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Old 1 Week Ago   #1
GoDawgs
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Default Fall Garden Progress

Well, the debris clean up didn't happen yesterday. The first leaves have been coming down but have been wet with the occasional rain shower. Yesterday they were finally dry enough that the leaf bagger on the mower could hoover them up so with rain coming in later today, I decided to do that. It's a nice start to remaking the garden mulch pile.



This pile is maybe a quarter of the size it will be with another same sized pile up behind the house. In fact, I need some of it for mulch right now.The good news is that most of the leaves are still up in the trees so there will be plenty to gather.

We just cut the second broccoli head two days ago but #3 and #4 are about ready!



The turnips are coming along. This is the old Purple Top on the left and on the right that unknown Korean turnip seed I bought at the Korean grocery. The Korean ones are developing a bit of a purple tint on the leaves. I think they're also smaller since they were seeded about 2 weeks after the Purple Tops. Trying to avoid a turnip avalanche!




The cabbages are doing great this fall. On the left, the first four are 'Stonehead' with three 'Premium Late Flat Dutch behind them'. On the right are four 'Charleston Wakefield' with three 'Red Acre' behind them I've never done the Dutch or Red Acre before.




Today I cut the first Stonehead and it weighed just a tad over 3 lbs. Pickles is going to make kimchi with it.



And finally, last spring I read an article on planting potatoes in the fall. The idea was that they'll just sit down there growing roots all winter so that when it warms up in spring, they'll pop up earlier than spring planted ones and produce more. OK, I'll play. A month ago I stuck three potatoes in the ground; two Yukons and one Red Pontiac. Today I noticed that they're coming up.



I guess I'll just have to start hilling them and hoping that as it gets colder they'll slow down and go to sleep for the rest of the winter!
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Old 2 Days Ago   #2
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Cut the last of the initial six broccoli heads this afternoon. They're nice this year. There will be a break before the next six are ready but the cut plants are already starting to make side shoots that will be nice in salads.

And I pulled some radishes. These are Opolanka (a Polish type) and French Breakfast. Very similar in shape and color with that white tip. They're very mild and crisp and although I thought the larger ones might be a bit pithy in the middle, they weren't.



Yesterday afternoon I got to wondering how far away the turnips were from being ready and found the first six! The greens were really pretty with no shot holes at all. Maybe the flea beetles have retired until spring. These are the regular old Purple Top. We had steamed turnips along with the greens for lunch today. I like to eat turnips raw too.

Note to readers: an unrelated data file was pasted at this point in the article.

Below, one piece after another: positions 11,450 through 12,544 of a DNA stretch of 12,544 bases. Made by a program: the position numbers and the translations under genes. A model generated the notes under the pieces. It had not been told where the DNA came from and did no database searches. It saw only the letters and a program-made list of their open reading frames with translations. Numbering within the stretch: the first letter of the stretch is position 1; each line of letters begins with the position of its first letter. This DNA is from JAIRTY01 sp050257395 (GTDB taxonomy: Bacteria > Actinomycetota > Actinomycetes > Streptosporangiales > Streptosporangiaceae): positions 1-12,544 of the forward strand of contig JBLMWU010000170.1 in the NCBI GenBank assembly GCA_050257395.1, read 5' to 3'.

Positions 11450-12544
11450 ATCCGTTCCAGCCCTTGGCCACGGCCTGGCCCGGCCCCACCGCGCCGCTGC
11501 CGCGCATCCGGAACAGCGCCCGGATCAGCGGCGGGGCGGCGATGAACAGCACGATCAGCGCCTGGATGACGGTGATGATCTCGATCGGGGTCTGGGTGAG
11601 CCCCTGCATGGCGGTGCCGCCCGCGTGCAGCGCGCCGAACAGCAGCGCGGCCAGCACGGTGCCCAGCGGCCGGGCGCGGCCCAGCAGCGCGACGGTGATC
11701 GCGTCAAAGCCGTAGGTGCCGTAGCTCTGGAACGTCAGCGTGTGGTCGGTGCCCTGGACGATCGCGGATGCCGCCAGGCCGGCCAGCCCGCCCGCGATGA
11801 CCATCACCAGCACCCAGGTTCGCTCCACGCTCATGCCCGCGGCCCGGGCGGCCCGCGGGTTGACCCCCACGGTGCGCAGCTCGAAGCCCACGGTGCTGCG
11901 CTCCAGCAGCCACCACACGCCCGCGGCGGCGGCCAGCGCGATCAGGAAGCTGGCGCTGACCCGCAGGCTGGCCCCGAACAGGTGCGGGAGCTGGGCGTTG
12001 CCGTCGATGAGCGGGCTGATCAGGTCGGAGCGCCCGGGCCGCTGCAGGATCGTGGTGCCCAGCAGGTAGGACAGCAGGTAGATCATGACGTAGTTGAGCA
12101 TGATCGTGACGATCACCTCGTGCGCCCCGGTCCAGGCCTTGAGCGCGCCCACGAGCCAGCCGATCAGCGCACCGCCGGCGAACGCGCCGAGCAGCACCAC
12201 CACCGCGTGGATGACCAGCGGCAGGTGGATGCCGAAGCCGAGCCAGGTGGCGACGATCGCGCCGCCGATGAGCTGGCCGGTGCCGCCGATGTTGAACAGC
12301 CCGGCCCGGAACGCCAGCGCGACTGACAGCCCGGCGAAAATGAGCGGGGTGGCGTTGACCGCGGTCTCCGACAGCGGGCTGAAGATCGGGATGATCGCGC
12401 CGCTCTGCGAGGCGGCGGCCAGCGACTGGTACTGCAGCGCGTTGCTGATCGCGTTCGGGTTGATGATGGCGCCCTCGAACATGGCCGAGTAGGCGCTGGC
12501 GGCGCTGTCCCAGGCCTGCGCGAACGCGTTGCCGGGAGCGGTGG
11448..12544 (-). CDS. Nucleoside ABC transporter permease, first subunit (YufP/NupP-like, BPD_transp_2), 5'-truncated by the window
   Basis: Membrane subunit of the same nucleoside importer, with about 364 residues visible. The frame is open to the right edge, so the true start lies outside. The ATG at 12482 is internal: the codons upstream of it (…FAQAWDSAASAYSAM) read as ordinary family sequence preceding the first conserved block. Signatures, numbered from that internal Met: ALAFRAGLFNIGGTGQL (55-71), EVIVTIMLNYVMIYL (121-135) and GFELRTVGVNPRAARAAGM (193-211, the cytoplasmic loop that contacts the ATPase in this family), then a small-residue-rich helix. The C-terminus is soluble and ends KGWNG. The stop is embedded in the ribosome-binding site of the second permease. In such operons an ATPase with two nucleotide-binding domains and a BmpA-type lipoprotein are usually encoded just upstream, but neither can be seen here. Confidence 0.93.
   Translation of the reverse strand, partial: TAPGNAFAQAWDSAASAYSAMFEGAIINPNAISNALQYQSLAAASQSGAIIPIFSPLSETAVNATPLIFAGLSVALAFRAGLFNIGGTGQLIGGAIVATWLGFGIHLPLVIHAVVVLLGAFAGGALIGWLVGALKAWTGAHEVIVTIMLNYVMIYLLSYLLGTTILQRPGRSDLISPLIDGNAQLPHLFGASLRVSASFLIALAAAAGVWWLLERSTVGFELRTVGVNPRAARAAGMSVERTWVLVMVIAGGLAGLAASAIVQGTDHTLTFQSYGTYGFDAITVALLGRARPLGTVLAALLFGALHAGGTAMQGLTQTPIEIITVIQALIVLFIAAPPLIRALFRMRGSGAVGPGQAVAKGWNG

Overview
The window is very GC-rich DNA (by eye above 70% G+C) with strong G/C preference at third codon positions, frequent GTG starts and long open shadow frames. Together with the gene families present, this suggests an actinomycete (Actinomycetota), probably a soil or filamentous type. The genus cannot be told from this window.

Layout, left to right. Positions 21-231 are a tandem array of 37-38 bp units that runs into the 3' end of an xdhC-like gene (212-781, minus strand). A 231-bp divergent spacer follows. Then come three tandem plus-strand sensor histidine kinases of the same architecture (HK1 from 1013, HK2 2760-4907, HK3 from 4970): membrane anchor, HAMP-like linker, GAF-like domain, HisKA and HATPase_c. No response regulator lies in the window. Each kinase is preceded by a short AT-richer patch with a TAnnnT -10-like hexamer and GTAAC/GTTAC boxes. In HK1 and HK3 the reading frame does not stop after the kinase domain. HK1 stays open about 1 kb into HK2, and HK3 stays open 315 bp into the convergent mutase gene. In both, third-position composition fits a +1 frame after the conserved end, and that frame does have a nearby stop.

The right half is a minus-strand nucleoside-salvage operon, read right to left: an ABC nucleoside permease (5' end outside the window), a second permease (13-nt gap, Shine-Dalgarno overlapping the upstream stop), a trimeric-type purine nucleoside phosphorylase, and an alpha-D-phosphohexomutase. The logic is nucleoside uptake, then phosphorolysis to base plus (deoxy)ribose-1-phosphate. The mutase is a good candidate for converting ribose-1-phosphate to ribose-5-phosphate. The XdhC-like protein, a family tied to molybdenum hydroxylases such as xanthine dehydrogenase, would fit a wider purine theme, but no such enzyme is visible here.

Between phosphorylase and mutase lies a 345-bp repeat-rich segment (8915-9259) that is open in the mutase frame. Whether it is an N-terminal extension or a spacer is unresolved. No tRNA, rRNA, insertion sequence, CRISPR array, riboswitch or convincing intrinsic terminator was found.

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Old 2 Days Ago   #3
Nan_PA_6b
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Looking good there, GoDawgs! I take it cabbage butterflies don't live down your way? It's hard to grow a cabbage-family veggie up here.
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Old 2 Days Ago   #4
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Originally Posted by Nan_PA_6b View Post
Looking good there, GoDawgs! I take it cabbage butterflies don't live down your way? It's hard to grow a cabbage-family veggie up here.
We sure do have them! There were plenty of them this spring but I've seen hardly any this fall. I wonder why. I had to make one application of bT on the cabbages (planted a ways from the other brassicas) in late September but none on anything after that.
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Old 2 Days Ago   #5
MrBig46
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Quote:
Originally Posted by GoDawgs View Post
Well, the debris clean up didn't happen yesterday. The first leaves have been coming down but have been wet with the occasional rain shower. Yesterday they were finally dry enough that the leaf bagger on the mower could hoover them up so with rain coming in later today, I decided to do that. It's a nice start to remaking the garden mulch pile.



This pile is maybe a quarter of the size it will be with another same sized pile up behind the house. In fact, I need some of it for mulch right now.The good news is that most of the leaves are still up in the trees so there will be plenty to gather.

We just cut the second broccoli head two days ago but #3 and #4 are about ready!



The turnips are coming along. This is the old Purple Top on the left and on the right that unknown Korean turnip seed I bought at the Korean grocery. The Korean ones are developing a bit of a purple tint on the leaves. I think they're also smaller since they were seeded about 2 weeks after the Purple Tops. Trying to avoid a turnip avalanche!




The cabbages are doing great this fall. On the left, the first four are 'Stonehead' with three 'Premium Late Flat Dutch behind them'. On the right are four 'Charleston Wakefield' with three 'Red Acre' behind them I've never done the Dutch or Red Acre before.